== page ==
BEWARE OF THE BULL!
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YOU run the greatest risk in bed, according to the old joke. More people die there than anywhere else, Nobody puts the idea forward seriously. The flaw in the logic is too apparent. But the momentary illusion of a genuine paradox shows how easy it is to make false. comparisons between accident statistics when they are applied to different circumstances.
Airlines have been known to boast that their customers have the lowest casualty rate per passenger mile. This may well be true, but it gives no reassurance to the majority of people.
Nature lovers fighting to keep the country footpaths open could put in their own claim in this context. Apart from hazards such as brambles and wild bulls, the rambler does better than other pedestrians. There is certainly no chance that he will be knocked down by a car or lorry while he keeps to the broken lines on his map.
Providers of the footpaths have missed an opportunity. They should seek a subsidy for the costs which their right of way has saved the community by preventing accidents. The argument could be the contrast be- Itween the accident rate on a mile of footpath and a mile of main road or city street.
1 The demand would be at least as sensible as the one that appears to be made in the report of a study carried out jointly by British Rail, the University of Loughborough and Cranfield Institute of Technology. If a given quantity of freight is trunk-hauled by road instead of by rail, says the report, at least 12 times as many deaths and 35 times as many serious injuries will result.
The pseudo-scientific jargon is not sufficient to hide the fact that the statement is meaningless.
It is possible to go further and say that freight cannot be conveniently interchanged between road and rail in the way described. As the Government's consultation document on transport policy puts the point in somewhat harsher terms : " It is a pipe-dream. No large-scale shift of such traffic is practicable."
Awareness of this point may explain why the report speaks of a transfer in the opposite direction, from rail to road. This does not alter the principle. The authors may have thought it more convincing to suggest a possibility that would increase accidents rather than the other way round.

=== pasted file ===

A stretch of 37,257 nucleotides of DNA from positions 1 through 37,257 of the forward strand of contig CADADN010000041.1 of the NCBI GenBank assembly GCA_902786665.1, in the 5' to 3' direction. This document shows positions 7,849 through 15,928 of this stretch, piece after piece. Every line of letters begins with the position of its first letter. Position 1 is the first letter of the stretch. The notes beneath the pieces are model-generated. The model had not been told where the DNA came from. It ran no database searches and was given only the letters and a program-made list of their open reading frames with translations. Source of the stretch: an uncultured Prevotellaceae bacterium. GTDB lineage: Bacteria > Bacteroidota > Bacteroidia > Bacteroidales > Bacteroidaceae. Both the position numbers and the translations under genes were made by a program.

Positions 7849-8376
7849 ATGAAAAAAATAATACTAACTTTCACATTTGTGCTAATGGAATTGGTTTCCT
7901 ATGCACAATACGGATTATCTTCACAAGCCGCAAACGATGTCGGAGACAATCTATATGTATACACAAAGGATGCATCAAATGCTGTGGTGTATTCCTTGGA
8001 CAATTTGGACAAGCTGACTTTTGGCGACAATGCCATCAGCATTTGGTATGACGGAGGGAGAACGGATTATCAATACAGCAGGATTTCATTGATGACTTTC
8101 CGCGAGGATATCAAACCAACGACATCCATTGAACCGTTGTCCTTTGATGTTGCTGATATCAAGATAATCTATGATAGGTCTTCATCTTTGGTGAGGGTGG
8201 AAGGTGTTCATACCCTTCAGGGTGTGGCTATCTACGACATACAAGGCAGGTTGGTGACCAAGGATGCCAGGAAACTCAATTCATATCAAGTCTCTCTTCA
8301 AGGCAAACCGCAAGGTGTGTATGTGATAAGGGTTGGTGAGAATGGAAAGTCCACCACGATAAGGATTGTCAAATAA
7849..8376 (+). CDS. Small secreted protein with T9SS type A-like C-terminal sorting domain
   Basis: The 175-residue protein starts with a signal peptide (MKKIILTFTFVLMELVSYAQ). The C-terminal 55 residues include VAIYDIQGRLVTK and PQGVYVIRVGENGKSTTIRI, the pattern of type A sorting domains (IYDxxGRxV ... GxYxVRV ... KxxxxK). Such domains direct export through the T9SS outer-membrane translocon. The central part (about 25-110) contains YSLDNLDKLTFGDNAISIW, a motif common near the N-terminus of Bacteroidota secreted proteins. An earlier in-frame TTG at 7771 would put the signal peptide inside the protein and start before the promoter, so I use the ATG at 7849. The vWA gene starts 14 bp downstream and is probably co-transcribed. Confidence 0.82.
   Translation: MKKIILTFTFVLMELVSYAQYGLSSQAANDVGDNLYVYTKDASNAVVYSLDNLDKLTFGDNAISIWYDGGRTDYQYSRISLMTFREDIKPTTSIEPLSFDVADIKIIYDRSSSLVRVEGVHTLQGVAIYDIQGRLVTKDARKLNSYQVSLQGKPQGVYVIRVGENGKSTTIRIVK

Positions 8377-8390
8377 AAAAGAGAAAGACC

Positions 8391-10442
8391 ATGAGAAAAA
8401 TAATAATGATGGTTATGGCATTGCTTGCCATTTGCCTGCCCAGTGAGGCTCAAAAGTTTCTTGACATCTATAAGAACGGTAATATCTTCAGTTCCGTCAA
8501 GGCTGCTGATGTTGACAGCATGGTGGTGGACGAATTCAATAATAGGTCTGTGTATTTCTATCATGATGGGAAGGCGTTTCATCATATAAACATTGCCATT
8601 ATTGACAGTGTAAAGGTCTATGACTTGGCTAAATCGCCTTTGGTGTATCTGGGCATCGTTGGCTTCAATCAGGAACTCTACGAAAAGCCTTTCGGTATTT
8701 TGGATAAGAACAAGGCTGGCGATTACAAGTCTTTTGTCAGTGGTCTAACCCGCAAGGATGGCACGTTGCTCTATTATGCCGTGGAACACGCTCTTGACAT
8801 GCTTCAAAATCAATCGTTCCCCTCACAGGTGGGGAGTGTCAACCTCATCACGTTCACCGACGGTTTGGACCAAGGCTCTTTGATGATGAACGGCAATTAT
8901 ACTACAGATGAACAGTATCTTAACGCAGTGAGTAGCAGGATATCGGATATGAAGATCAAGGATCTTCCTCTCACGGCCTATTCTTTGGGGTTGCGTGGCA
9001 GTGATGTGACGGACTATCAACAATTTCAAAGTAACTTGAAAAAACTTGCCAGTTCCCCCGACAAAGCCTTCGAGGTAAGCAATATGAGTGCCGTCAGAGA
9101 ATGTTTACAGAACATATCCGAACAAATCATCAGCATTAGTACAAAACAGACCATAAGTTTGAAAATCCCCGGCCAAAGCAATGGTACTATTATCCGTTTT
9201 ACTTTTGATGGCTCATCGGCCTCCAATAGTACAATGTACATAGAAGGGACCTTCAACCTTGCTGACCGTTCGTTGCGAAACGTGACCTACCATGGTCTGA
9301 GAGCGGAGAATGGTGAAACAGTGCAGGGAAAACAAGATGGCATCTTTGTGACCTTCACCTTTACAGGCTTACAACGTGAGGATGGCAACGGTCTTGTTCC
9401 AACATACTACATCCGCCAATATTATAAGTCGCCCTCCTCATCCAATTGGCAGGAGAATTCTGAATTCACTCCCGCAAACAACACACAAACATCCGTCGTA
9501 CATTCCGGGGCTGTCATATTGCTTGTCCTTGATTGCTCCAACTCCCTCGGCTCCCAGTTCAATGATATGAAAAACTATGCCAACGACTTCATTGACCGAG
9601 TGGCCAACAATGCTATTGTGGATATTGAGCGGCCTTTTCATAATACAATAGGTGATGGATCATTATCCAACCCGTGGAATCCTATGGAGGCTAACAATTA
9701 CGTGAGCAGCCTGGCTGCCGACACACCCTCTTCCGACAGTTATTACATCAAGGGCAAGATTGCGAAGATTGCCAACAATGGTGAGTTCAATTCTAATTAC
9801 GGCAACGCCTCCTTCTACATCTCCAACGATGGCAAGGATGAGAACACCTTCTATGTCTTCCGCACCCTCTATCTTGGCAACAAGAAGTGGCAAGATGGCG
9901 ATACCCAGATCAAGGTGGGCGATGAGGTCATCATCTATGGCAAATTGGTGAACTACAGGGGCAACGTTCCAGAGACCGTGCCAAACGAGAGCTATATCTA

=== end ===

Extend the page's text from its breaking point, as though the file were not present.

For the intention, one must suppose, is to persuade the Government that there are still good reasons for giving the railways money, especially if it would help them keep traffic they may be in danger of losing.
Another of the study's conclusions makes the point in financial terms 'In 1975 road casualties cost the community approximately 150 times as much as rail casualties, while road carried approximately four times as much freight and 15 times as much passenger traffic."
The computation is no doubt inspired by the consultation document, which contains the
customary attempt to set a figure on the cost of accidents so that
road users can be taxed up to that level. Total accident costs in 1974 are put at £875m on some rather fragile estimates, and the amount which, after various deductions, is finally allocated to vehicles over 30cwt unladen is £25m, although the Department admits that this may be an under-estimate.
British Rail say that their report deals with one of a number of environmental advantages which the railways have over road transport. It has gone to the Department of the Environment as a contribution towards its policy-making exercise.
Operators must, therefore, take the matter seriously. The Depart ment's experts are unlikely to be impressed by the arguments, but the report can have an effect on public opinion, especially when the conclusions are ventilated through publications notoriously hostile to the heavy lorry.